Dr George R. Wilkes

George R. Wilkes

George R. Wilkes is the founding Director of the Religion and Ethics in the Making of War and Peace Project, and a Research Fellow in the School of Divinity at the University of Edinburgh. From 2005 to 2010, he was a Fellow at St. Edmund’s College, Cambridge, and has lectured at Cambridge, Edinburgh, Leuven, and Birmingham universities.

He is currently writing a monograph on ethical dimensions of the treatment of war and peace in Jewish religious, legal and political texts, and is conducting a series of studies on contemporary challenges for military ethics educators. Together with Professor Michael Dobkowski, he is also editing a collection of essays on the Holocaust as a problem in education about military ethics.

Dr. Wilkes is on the steering committees of the British International Studies Association Working Group on Religion, Security and International Affairs and the Jewish Law Association. He has had a long involvement with post-conflict dialogue and human rights organisations.



Some recent and forthcoming publications:

‘War and Martyrdom in Maimonides’ Judeo-Arabic Publications’, in Ewan Stein, ed., ReThinking Jihad. (forthcoming)


‘Military Ethics in Contemporary Warfare: From the Field to the Classroom’, in Frank Su and Bart McGettrick, eds, Professional Ethics: Education for a Humane Society. Cambridge Scholars Press, Newcastle upon Tyne, pp. 73-87.

‘Ambivalent Normativity: Reasons for Contemporary Jewish Debate over the Laws of War’, in Daniel Langton and Philip Alexander, eds, Normative Judaism? (forthcoming 2012, Piscataway NJ: Gorgias Press).

‘Religious War in the Works of Maimonides and the “Maimonideans”: An idea and its transit across the medieval Mediterranean’, in S. Hashmi, ed., Just Wars, Holy Wars, and Jihads: Christian, Jewish, Muslim Encounters and Exchanges. (Oxford University Press, June 2012), pp. 146-64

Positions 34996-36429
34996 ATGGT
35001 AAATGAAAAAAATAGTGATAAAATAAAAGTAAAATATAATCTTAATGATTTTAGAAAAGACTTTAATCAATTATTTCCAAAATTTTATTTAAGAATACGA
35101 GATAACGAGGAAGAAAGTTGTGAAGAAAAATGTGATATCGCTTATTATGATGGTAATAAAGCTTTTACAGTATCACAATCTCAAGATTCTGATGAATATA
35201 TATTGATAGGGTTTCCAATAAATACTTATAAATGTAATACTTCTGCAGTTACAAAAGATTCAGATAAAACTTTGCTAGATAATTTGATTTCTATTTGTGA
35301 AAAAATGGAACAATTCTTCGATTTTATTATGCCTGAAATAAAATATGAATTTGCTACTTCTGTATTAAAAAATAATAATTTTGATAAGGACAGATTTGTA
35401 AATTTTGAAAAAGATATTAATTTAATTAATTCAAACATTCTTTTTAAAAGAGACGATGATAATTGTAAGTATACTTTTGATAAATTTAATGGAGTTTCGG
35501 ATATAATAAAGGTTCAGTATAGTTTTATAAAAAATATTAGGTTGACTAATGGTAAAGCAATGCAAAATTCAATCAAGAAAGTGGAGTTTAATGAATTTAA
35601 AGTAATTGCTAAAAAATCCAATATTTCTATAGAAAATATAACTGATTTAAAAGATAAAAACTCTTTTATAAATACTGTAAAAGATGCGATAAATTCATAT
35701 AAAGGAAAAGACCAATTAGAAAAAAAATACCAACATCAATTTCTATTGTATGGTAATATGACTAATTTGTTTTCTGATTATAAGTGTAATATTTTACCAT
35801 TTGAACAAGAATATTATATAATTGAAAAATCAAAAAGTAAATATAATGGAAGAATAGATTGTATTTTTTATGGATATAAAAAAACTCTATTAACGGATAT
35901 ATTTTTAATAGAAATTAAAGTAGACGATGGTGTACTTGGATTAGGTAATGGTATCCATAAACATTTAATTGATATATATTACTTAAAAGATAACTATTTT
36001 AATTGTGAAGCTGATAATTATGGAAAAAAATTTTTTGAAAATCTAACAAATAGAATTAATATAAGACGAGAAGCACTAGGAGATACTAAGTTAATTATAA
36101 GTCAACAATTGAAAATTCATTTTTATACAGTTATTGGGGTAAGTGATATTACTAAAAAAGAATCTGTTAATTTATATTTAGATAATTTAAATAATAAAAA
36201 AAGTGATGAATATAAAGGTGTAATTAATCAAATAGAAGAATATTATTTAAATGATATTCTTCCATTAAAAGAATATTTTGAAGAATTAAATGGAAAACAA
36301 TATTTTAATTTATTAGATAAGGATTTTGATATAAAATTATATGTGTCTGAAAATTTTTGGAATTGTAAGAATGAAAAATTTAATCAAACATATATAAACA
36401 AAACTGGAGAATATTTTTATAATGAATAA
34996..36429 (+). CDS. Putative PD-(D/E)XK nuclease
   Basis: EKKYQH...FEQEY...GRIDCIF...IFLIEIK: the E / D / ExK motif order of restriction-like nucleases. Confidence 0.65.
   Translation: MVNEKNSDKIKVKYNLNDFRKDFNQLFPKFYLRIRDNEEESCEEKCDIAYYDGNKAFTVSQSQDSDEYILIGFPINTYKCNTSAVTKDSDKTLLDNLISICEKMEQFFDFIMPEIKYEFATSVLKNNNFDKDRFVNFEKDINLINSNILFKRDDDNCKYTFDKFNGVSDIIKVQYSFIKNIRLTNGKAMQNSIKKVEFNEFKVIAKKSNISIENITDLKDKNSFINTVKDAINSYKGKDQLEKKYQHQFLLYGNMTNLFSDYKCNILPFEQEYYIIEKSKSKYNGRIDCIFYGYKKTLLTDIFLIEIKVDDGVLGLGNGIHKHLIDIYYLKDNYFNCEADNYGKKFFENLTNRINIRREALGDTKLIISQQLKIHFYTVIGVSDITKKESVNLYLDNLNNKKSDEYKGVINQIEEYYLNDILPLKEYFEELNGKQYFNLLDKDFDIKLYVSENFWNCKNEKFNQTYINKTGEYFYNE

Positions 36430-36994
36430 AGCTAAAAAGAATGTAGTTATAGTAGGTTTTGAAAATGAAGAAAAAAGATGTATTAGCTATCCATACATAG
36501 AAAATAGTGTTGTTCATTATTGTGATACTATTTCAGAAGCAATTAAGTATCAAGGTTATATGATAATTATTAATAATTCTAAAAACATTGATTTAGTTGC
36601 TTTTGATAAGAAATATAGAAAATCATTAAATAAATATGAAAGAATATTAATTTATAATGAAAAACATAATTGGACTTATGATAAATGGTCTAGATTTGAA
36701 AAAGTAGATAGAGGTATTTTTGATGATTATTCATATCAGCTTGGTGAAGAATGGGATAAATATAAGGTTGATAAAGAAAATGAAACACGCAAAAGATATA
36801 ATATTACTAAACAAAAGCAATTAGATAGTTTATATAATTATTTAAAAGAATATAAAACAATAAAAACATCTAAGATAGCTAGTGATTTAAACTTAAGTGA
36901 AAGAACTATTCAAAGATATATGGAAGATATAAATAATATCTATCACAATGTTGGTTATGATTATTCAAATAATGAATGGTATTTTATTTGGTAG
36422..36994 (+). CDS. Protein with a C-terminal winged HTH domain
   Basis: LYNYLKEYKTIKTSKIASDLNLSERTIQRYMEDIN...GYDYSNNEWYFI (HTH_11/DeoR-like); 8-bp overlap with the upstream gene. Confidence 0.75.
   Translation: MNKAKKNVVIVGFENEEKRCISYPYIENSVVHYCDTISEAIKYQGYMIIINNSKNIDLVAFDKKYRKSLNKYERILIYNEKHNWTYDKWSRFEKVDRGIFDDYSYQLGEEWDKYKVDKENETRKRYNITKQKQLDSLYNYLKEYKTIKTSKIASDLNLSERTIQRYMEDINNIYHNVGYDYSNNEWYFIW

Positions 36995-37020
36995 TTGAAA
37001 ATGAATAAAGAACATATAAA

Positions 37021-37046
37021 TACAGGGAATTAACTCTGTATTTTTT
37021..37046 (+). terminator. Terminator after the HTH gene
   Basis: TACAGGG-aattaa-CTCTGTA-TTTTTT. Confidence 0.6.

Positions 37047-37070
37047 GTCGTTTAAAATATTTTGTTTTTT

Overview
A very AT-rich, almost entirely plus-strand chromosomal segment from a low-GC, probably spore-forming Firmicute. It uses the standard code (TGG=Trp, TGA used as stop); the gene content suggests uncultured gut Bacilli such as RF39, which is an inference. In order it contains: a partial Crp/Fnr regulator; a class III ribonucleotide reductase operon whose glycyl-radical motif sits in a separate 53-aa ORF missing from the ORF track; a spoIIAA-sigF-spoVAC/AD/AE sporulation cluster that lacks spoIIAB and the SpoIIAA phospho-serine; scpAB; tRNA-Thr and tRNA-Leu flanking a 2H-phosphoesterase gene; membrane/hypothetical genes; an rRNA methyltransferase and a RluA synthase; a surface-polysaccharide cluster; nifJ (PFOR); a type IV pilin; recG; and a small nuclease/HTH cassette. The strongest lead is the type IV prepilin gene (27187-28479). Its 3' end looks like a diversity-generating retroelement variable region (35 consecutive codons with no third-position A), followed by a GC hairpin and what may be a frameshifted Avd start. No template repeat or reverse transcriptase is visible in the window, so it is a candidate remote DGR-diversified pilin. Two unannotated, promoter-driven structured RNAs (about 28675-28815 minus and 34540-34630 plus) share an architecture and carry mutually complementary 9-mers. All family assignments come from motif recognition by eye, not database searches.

‘Changing Chaplaincy: a Contribution to Debate over the Roles of US and British Military Chaplains in Afghanistan’, with Stacey Gutkowski, Religion, State and Society, 39: 1, 111 — 124.


‘Jewish Ethics and Pacifism,’ in Nigel Young, ed., International Encyclopedia of Peace, OUP, Oxford.


‘Legitimation and Limits of War in Jewish Tradition’, in Linda Hogan, ed., Religions and the Politics of Peace and Conflict, Wipf & Stock, Eugene OR, pp. 3-24.

‘Living with war, fanaticism and the pragmatic: The ‘pacifist’, the ‘theological’ and the ‘secular’ in the thought of Simone Weil and Franz Rosenzweig’, Theology, January/February 2009, CXII, 865, pp. 24-32.


‘Christianity, Islam and Religious Indifference – the Prospects for Coexistence in the European Union’, in Leszek Jesień, ed., The Borders of European Integration, Tischner European University, Krakow, pp. 41-70.

‘Religious Attitudes to the Middle East Peace Process,’ in Philip Broadhead, ed., Can Faiths Make Peace?, IB Tauris, London, pp. 25-35.

‘Reforming the Commission on Human Rights’, in Ralph Walden, ed., For the Sake of Humanity: Essays in Honour of Clemens Nathan, Brill, Leiden, pp. 367-79.


‘Jewish Renewal’, in Nicholas de Lange and Miri Freud-Kandel, eds, Modern Judaism, Oxford UP, Oxford, pp. 114-25.

‘The Virtues of “Rabbi Moyses”,’ in Istvan Bejczy and Richard Newhauser, eds, Virtue and Ethics in the Twelfth Century, Brill, Leiden, pp. 269-92.


‘Judaism and Justice in War’, in Paul A. Robinson, ed., Just War in Comparative Perspective, Ashgate Press, Aldershot, pp. 9-23.

Available online:

‘Faith and the Just War: Time to Think Again?’, Thinking Faith, 18th March 2008.

Why do we ignore the Red Cross?‘, Guardian, Comment is Free, 28 June 2009.

‘A Bigger Hearts and Minds Operation? – Challenges in Teaching Military Ethics Today’, a lecture to the Hope Forum for Professional Ethics, April 15th 2010.

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